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The End of PHE: An Opportunity for Healthcare Staffing

The end of the COVID-19 Public Health Emergency (PHE) on May 11, 2023, marked a major inflection point toward a new normal for healthcare demand. According to the World Health Organization, reported deaths from Covid are now down 95% from their peak, and hospital systems are also clearing a backlog of delayed care. A new dynamic is emerging in healthcare staffing, and it could be an opportune moment for hospitals to recruit to fill staff positions.

With the acute-care demand surge subsiding, a cycle is emerging that reduces the need for travel nurses. One measure found that hospitals’ listings for travel nurse positions as of late April had fallen 51% from the same period last year. Travel nurse wages are in turn dropping, which is further encouraging registered nurses (RNs) to take on permanent positions, helping to alleviate shortages at many health systems and reducing the need for temporary hires.

The return to staff positions could not come at a more crucial time for hospitals and health systems as they start to scrutinize operating costs. The PHE created a wide swath of temporary funding channels and regulatory waivers that provided added support over the past few years. Now these channels, including funds for acute Covid care and special allocations for Medicaid and Medicare services, are returning to normal, which could create a growing share of unreimbursed services. Hospitals will be looking to manage costs. And one way to do that? Add to permanent staff and resource pools.

The Travel Nurse Wage Rollercoaster

Travel nurse wages went on a rollercoaster since Covid was first declared a global pandemic. In January 2020, the national average weekly rate was $1,896 according to Vivian's salary data—that would be roughly $2,230 today if adjusted for recent inflation, which can be our benchmark of the pre-pandemic norm. In the midst of the pandemic, wages had climbed to as high as $3,782 per week in December 2021, an 84.5% real wage premium over the pre-pandemic figures. This created great opportunities for RNs to earn more and try something different but created fiscal challenges for hospitals and other facilities that were short-staffed. 

The circumstances that led to those rates are now squarely in the rearview mirror. According to our wage data, 2022 year-end rates saw an average of $2,653 per week across all 50 states. In the months since then, weekly rates have fallen on average to $2,494 for April, a mere 12% premium over the rates paid just before the pandemic, when adjusting for inflation. In Kansas, Alabama, Oklahoma, Florida, and South Carolina, travel rates are actually now below the January 2020 national average.

Wage decreases are a nationwide phenomenon as well. Since December, travel nurse wages have increased in only two states, Alaska and Utah. Alaska’s increase may relate to a spike in healthcare service demand there. The state experienced its largest-ever oil-revenue royalty payment at the end of 2022, sending every Alaska resident a check for $3,284—more than $13,000 for a family of four. Meanwhile, the Utah economy is booming. The Beehive State has the tightest labor market of all the non-rural states with an unemployment rate of 2.4% in March.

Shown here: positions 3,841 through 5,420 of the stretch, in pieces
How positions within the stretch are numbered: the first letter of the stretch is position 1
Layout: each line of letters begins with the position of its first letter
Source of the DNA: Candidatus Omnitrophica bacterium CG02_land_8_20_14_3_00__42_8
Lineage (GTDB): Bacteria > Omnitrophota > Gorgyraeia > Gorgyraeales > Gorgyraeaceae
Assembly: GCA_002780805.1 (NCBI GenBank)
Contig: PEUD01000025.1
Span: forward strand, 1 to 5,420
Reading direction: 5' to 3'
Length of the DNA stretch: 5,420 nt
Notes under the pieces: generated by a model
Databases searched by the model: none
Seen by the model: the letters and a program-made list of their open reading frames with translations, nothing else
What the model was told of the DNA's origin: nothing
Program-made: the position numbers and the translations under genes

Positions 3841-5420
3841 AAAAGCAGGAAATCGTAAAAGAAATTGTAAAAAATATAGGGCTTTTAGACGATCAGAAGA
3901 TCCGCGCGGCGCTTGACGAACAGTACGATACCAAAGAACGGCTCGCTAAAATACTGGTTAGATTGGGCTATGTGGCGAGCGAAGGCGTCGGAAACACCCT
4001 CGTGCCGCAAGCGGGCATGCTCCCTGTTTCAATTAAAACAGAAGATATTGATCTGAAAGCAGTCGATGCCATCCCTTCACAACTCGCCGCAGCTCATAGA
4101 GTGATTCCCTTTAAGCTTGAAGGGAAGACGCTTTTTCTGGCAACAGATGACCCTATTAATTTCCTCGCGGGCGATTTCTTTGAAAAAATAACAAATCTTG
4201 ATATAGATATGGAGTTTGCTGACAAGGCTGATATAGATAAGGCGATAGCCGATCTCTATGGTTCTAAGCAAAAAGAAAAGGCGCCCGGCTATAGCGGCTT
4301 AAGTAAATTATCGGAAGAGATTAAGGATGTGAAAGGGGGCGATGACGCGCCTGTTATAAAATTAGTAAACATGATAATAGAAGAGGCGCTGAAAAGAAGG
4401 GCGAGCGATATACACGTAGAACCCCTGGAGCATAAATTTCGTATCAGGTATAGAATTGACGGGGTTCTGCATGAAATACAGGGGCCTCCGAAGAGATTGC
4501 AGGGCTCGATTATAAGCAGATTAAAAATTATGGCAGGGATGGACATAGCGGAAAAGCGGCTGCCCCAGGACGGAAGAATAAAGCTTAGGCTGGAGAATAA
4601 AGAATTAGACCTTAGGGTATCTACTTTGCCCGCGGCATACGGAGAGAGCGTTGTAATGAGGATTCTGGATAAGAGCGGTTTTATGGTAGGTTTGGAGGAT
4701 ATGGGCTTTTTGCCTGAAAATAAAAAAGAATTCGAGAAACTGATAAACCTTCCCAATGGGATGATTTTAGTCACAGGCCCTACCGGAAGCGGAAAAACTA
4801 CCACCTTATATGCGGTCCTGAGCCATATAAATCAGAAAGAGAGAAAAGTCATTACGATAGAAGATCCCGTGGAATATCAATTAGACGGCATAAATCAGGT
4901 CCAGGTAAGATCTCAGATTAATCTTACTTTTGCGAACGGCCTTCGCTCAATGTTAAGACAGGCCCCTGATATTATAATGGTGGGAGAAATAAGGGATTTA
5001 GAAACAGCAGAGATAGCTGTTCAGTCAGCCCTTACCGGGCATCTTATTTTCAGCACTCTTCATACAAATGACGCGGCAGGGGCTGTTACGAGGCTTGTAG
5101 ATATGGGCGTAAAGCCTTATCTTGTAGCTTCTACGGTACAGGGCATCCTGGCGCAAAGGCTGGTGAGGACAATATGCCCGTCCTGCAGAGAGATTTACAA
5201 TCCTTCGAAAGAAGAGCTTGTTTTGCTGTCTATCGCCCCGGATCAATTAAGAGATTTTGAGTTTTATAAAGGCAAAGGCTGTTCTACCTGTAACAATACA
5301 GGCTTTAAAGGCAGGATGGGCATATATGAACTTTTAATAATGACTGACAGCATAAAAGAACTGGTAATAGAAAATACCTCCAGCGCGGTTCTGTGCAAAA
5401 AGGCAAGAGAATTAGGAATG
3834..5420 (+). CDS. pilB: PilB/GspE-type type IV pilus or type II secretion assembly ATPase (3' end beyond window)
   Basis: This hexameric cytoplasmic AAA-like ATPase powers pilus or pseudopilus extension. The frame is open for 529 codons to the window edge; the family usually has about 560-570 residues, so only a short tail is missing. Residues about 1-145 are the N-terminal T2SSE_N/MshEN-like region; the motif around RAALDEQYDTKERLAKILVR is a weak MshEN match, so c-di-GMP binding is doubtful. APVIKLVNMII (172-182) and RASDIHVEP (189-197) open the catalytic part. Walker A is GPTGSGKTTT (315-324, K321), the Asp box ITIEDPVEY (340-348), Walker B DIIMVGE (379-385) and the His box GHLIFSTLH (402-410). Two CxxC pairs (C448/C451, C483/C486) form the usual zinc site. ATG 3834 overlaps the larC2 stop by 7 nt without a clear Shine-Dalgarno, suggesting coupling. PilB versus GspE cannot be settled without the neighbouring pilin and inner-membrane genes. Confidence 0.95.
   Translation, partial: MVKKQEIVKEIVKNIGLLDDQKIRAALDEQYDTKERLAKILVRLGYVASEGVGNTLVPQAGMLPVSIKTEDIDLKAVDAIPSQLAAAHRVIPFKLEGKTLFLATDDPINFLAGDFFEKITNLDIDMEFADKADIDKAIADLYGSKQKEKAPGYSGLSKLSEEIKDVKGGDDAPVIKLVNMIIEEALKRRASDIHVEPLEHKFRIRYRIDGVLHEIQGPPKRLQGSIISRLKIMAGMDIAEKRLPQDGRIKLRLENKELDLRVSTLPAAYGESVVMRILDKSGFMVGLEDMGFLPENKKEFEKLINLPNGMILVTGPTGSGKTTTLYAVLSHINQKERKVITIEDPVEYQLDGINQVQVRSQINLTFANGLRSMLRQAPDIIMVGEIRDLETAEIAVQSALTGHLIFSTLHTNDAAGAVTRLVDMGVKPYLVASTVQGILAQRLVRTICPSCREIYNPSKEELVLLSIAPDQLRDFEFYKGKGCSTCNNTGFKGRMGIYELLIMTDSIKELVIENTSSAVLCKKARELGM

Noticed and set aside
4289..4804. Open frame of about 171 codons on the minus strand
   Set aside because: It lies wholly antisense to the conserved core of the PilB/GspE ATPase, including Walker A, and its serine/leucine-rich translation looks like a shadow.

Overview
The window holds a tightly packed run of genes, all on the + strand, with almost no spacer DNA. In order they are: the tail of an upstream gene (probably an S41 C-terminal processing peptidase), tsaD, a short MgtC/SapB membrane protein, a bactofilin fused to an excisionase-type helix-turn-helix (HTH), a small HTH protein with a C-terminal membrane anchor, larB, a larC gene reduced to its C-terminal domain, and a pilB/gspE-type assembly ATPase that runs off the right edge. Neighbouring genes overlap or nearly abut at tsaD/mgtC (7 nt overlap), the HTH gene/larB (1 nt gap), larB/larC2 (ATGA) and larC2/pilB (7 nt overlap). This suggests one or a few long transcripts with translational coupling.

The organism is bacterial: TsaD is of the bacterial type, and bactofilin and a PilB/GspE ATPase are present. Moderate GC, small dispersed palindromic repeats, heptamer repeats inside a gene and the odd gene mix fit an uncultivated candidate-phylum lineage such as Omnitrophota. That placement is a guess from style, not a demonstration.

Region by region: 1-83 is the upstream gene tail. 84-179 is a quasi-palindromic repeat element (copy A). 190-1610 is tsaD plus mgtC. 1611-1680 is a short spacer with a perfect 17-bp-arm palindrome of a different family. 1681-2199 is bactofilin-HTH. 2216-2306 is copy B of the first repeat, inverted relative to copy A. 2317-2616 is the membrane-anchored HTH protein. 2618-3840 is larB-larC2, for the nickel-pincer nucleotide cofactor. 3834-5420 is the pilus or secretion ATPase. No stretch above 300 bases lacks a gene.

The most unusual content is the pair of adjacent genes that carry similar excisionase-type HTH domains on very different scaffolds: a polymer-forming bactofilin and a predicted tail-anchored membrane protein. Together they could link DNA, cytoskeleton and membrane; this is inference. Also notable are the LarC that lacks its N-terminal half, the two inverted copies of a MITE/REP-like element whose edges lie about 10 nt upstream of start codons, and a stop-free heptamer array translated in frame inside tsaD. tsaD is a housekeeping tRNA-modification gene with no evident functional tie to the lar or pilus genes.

In two other states, travel nurse wages were flat, while in the remaining 46 they have fallen anywhere from 1 to 16% according to Vivian data. Double-digit decreases were recorded in Michigan, New Jersey, New Mexico, Oklahoma, and Pennsylvania. 

An Opportunity for Permanent Staffing

With prevailing travel nurse wages sitting only 12% above pre-pandemic levels, an opportunity is emerging to woo RNs back into permanent staff positions, particularly if they consider what nurses are looking for in lieu of higher wages. Some systems are experimenting with more flexible schedules, student debt relief, or child care for staff jobs.  

Our Future of Healthcare Work survey found that RNs share common concerns about their work environments. They include leading causes of fatigue and stress: understaffing of RNs and support staff, insufficient meal breaks, and inadequate time off. Nurses also find they are often asked to work extensive extra shifts, which is in direct contrast to the flexible lifestyle provided by travel nursing. 

As health systems look ahead to the revenue and expenditure dynamics of fiscal 2024, now is an opportune moment to recruit for staff jobs. Some 46% of clinicians that took travel contracts in 2022 plan to work in a permanent role in 2023, our survey found. Hospitals and health systems can create a more supportive environment for nurses by hiring staff now, which in turn may encourage other nurses back to the fold while helping to retain existing staff. 

Request a Demo

Vivian can help these efforts by shortening the time to hire and certifying nurse credentials to reduce hospital administrative tasks. Request a demo with Vivian Health as you recruit for staff jobs during this post-pandemic transition.


Michael Hines

Michael Hines

Michael Hines is a freelance researcher and writer based in Brooklyn, New York. For 20 years he has written on various healthcare topics including healthcare employment, telemedicine, healthcare legislation, obesity, immunotherapy, and genomics. He also writes on topics such as technology and AI, public policy, finance and investing, consumer products, and corporate environmental, social, and governance (ESG) practices.

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